This is a highly disconcerting development if indeed as portrayed in the article. The use of this tech in public spaces should either be outright banned or very, very heavily regulated and limited to only a few strategic agencies/actors. This is nothing like CCTV. Here are just a few questions that we should be thinking carefully about:
How is the data stored? If not encrypted at rest, then any hacker can get at it. Your face cannot be changed like a password or code. If this becomes common usage, supermarkets, hardly at the forefront of tech security and defence, would become easy targets for criminals to get at data. Please remember that just last week, the US nuclear weapons agency was hacked. Never mind poxy old Co-op.
How is the data transported and used, if at all? If not end-to-end encrypted, then we are screwed like the above.
What is the process of informed consent? As usage of social media sites has shown, merely using a service is not informed consent. And merely using a service does not automatically make it ethical or safe for a company to gather all sorts of irrelevant data.
What are the procedures for an individual to have their data erased from the system? Even Google or Facebook have to allow you that right under GDPR - I bloody hope a supermarket would be forced to as well.
What legal limits are there or should there be on a supermarket to distribute the data or use it for other purposes e.g. being tracked across different shops in the neighbourhood for advertisement purposes? It is none of Co-op’s business where else I go or what I do outside of their shops, so in this horrid new world they’re proposing, what mechanisms are available to me to ensure they never know?
Is this the most efficient and effective way to deal with shoplifters? And even if yes, do we care enough about some supermarket’s profits to compromise our liberty like this? There has been zero public discussion about whether there are less invasive means of dealing with this same problem or whether this is a problem worth sacrificing our rights for. So this seems like a significant overreach.
What does it mean for the rights of the individual to have their face stored for being ‘suspected’? There should be some powers to protect your private property, but we need to decide as a society what the limits of those powers should be. Someone doesn’t lose all their rights just because they’re in my house. So let’s discuss whether a supermarket should be able to breach someone’s privacy rights just because that person is buying milk in a privately owned building.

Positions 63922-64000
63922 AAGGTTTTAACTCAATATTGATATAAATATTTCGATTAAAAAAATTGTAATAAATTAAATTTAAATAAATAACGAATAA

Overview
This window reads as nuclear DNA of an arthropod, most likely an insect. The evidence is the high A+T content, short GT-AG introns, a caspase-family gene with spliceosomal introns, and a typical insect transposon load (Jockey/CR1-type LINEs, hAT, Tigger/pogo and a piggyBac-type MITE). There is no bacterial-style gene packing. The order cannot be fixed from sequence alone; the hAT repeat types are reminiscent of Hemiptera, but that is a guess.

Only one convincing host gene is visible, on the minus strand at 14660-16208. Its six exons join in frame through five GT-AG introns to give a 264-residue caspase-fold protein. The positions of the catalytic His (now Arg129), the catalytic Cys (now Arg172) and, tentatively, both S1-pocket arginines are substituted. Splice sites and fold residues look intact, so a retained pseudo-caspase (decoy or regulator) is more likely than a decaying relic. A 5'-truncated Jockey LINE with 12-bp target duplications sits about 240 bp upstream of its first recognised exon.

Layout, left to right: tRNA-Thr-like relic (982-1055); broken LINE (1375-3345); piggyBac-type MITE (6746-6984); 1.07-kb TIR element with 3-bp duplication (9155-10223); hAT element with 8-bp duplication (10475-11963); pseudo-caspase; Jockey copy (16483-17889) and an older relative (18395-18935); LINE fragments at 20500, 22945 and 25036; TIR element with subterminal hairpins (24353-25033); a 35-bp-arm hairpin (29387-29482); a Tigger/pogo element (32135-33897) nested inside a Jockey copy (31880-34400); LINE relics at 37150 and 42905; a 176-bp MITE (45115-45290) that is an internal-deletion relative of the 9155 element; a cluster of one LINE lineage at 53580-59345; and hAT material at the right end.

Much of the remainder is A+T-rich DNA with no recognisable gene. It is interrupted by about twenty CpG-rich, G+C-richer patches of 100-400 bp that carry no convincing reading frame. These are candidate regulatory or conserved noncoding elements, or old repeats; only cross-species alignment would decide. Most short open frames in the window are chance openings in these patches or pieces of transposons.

Do we want a society where the expansion of tech is primarily to serve corporations rather than us citizens or is perhaps even at the expense of us citizens? Let’s have a thorough public debate about this question before we get comfortable with corporations, never mind supermarkets, mass-gathering our data like that. Let’s not just allow this to happen without us exploring together the key implications for ourselves and our society.
We all need to become a lot more educated about what this all means. I recommend not just tuning out or looking for the nearest seeming analogy (e.g. CCTV), but instead asking some probing questions to determine if you think such developments will make society your life, your community, and your future better or worse. A podcast like this one is a good place to start: https://podcasts.apple.com/gb/podcast/effs-how-to-fix-the-internet/id1539719568?i=1000500983312 Or if you prefer reading, try “Weapons of Math Destruction” by Cathy O’Neil: https://www.goodreads.com/book/show/28186015-weapons-of-math-destruction